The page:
Cookies on this website
We use cookies to ensure that we give you the best experience on our website. If you click 'Continue' we'll assume that you are happy to receive all cookies and you won't see this message again. Click 'Find out more' for information on how to change your cookie settings.

A trial of a new inhaled antiviral drug for COVID-19 has shown positive results and the drug is now moving into a larger international phase 3 trial of hospitalised patients.

Digital illustration of a human with a transparent body and model of coloured lungs inside with coronavirus particle models.

A new treatment, a protein called interferon beta or SNG001, has been developed with results from the phase 2 trial published in the Lancet Respiratory Medicine journal. The study showed that hospitalised COVID-19 patients on nebulised interferon bets recovered quicker and that the drug was safe.

Interferon beta, produced naturally by the body when it gets a viral infection, is inhaled directly into the lungs of patients with coronavirus using a nebuliser, with the aim of reducing viral load and stimulating an immune response. Oxford University Hospitals contributed 10% of the patients in the phase 2 trial.

The large phase 3 trial, which is expected to involve 900 participants and take place in up to 20 NHS sites, has been deemed an urgent public health research study by the Department of Health and Social Care, and will be prioritised for set-up and delivery across the NHS by the NIHR Clinical Research Network over the coming months.

The full story is available on the NIHR Oxford Biomedical Research Centre website

The story is also featured on the MRC Weatherall Institute of Molecular Medicine website

Similar stories

Labelling proteins through the diet gives new insights into how collagen-rich tissues change as we age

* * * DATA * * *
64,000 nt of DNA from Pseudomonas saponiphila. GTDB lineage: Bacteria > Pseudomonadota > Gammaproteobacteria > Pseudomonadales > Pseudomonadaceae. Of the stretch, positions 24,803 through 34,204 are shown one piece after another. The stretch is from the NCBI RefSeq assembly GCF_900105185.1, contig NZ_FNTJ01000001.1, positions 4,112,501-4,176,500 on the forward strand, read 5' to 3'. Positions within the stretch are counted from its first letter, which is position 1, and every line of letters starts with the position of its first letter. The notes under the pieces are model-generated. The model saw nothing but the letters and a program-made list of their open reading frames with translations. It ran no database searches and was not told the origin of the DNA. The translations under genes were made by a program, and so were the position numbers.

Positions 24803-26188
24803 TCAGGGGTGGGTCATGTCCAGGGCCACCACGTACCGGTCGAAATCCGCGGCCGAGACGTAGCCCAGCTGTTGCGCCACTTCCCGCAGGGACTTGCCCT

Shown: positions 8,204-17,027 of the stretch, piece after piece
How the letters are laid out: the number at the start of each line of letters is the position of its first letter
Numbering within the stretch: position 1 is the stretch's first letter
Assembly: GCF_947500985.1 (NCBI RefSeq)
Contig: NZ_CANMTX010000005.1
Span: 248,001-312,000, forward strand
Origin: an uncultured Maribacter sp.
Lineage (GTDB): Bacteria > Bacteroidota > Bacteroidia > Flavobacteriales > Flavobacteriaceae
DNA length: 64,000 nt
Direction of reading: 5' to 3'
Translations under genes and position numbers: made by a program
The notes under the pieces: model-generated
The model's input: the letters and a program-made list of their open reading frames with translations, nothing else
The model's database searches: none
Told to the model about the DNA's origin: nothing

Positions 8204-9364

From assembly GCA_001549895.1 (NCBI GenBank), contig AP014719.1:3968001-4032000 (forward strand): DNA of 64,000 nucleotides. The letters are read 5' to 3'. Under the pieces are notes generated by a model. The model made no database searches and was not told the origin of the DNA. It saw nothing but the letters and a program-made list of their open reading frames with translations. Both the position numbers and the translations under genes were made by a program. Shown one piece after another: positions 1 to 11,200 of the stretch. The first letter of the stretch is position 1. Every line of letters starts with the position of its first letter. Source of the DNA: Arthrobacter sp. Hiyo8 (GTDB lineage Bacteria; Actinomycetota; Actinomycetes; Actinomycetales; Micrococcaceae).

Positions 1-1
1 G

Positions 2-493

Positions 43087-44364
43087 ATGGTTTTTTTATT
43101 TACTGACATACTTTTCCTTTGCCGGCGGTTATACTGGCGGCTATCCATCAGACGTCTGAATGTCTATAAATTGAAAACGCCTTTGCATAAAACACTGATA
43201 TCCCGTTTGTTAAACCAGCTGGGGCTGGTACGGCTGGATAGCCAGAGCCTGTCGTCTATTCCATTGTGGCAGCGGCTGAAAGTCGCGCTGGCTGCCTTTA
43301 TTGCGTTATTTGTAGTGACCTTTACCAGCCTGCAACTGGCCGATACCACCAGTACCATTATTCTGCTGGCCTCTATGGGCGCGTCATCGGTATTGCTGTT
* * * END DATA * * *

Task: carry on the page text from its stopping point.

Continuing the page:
A new study, published in eLife, uses advanced tissue analysis technology to show how the incorporation of new proteins changes in bone and cartilage with age.

Drug could help diabetic hearts recover after heart attack - Oxford research

Researchers at the University of Oxford have identified a drug that could ultimately help improve heart function in people with diabetes who have heart attacks.

Largest ever global study of tuberculosis identifies genetic causes of drug resistance

Using cutting-edge genomic sequencing techniques, researchers at the University of Oxford have identified almost all the genomic variation that gives people resistance to 13 of the most common tuberculosis (TB) drug treatments.

Peter Horby receives prestigious award for outstanding service to public health

The Faculty of Public Health (FPH) has awarded its prestigious Alwyn Smith Prize to Professor Sir Peter Horby (Nuffield Department of Medicine) for 2020/2021 in recognition of his outstanding service to public health as a global leader in epidemic science.

Six new Fellowships announced as part of Oxford-Bristol Myers Squibb Fellowships Programme

The Oxford - Bristol Myers Squibb (BMS) Fellowships Programme continued to demonstrate significant progress over the last year, despite the challenges associated with the global pandemic, including restricted lab access and work from home guidance. Today, we are pleased to announce six new Oxford-BMS Fellowships for 2021.

Researchers set out steps to address mental health effects of the pandemic on young people

Researchers have outlined 14 steps that schools, mental health services and policymakers can take to help children and young people whose mental health has been affected by the COVID-19 pandemic.